The following is a news release from the Atlantic States Marine Fisheries Commission
The Atlantic States Marine Fisheries Commission's Horseshoe Crab Management Board approved extending the provisions of Addendum V to the Interstate Fishery Management Plan for Horseshoe Crab for an additional year as it awaits the results of the upcoming peer-reviewed stock assessment.
Addendum V's measures include a delayed, male-only harvest in New Jersey and Delaware, prohibiting the harvest and landing of male and female horseshoe crabs from January 1 through June 7 in the Delaware Bay, and restricting the annual harvest to 100,000 males per state from June 8 through December 31. As with all Commission plans, states can implement more conservative management measures. In the case of New Jersey, it currently maintains a moratorium on the harvest and landing of horseshoe crab.
The Addendum also requires a delayed harvest in Maryland, prohibiting horseshoe crab harvest and landings from January 1 through June 7 and prohibits landing of horseshoe crabs in Virginia from waters outside the Bay from January 1 through June 7. No more than forty percent of Virginia's quota may be landed from ocean waters and those landings must be comprised of a minimum male to female ratio of 2:1.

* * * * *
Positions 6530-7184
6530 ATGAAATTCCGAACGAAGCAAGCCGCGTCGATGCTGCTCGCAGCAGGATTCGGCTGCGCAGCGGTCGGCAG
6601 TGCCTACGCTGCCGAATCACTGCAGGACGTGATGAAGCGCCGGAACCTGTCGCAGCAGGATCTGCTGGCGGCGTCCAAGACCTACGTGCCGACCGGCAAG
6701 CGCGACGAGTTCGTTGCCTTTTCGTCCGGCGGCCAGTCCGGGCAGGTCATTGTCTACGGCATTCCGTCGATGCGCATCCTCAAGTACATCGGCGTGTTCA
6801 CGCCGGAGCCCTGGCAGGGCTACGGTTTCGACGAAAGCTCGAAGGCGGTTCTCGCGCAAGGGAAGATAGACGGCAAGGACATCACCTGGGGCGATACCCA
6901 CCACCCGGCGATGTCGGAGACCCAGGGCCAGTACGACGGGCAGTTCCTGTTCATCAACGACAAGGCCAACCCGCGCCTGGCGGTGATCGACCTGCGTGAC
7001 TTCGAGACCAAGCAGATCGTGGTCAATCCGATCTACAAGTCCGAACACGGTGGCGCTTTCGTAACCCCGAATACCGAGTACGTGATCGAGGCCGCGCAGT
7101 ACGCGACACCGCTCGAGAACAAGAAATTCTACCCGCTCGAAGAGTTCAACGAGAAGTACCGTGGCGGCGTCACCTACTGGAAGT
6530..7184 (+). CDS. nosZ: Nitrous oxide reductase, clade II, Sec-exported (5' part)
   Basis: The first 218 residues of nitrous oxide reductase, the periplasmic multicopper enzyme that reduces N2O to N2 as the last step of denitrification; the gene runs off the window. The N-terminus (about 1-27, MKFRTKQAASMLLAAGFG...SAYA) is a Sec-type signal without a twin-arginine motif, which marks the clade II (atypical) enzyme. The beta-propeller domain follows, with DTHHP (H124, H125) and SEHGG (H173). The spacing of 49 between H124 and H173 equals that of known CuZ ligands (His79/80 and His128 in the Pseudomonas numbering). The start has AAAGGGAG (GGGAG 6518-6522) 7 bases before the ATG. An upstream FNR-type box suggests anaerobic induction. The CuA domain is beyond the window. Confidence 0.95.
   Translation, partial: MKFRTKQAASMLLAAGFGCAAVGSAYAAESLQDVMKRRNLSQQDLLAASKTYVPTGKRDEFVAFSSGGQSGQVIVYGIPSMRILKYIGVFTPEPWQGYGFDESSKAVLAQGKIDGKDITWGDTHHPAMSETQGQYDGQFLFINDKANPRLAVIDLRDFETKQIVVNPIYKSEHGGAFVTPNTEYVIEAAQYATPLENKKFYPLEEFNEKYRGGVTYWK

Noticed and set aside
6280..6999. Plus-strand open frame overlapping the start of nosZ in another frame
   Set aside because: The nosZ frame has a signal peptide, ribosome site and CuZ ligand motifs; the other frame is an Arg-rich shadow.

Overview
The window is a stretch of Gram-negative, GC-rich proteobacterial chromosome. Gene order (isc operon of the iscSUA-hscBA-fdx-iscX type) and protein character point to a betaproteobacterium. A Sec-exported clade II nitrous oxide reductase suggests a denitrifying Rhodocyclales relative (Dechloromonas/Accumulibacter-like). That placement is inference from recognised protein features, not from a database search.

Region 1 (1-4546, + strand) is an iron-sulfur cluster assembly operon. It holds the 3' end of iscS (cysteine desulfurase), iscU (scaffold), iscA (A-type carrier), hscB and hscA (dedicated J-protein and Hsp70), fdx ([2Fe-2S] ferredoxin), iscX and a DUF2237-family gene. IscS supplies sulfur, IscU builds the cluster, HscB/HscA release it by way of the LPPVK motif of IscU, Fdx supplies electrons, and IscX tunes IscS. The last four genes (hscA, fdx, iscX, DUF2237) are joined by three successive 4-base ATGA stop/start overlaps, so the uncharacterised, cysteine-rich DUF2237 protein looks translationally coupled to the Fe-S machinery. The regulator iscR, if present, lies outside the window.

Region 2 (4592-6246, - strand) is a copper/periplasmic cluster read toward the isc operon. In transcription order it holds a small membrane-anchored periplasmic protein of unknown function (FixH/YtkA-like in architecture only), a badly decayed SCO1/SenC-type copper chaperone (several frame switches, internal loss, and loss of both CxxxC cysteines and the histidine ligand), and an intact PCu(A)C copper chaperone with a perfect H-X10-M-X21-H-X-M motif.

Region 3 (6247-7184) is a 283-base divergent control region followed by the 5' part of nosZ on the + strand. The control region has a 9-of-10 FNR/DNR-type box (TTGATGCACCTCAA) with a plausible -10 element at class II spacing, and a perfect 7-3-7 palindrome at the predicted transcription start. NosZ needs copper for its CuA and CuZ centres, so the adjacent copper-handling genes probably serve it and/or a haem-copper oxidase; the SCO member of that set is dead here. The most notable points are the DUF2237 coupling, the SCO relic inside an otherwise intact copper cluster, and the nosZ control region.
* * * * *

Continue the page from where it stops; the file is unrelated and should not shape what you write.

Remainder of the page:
The Addendum's measures seek to address the needs of the migratory shorebirds, particularly the red knot, while allowing a limited commercial bait fishery. The U.S. Fish and Wildlife Service Shorebird Technical Committee has indicated that the red knot, one of many shorebird species that feed upon horseshoe crab eggs, remains stable at very low population levels. Red knots have shown no sign of recovery, despite a nearly 70 percent reduction in horseshoe crab landings since 1998.
Based on the most recent surveys of horseshoe crabs, management measures over the last several years have resulted in increased juvenile abundance and no trend in adult abundance in the Delaware Bay region. A horseshoe crab trawl survey administered by Virginia Tech shows no significant trend across all horseshoe crab ages and sexes over the past six years. However, the Virginia Tech coastal survey and a Delaware Bay survey continue to show increased recruitment of juvenile crabs. A survey of spawning crabs on the beaches of Delaware Bay indicates stable female and male spawning activity over the past nine years.
For more information, please contact Braddock Spear, Senior Fisheries Management Plan Coordinator for Policy, at firstname.lastname@example.org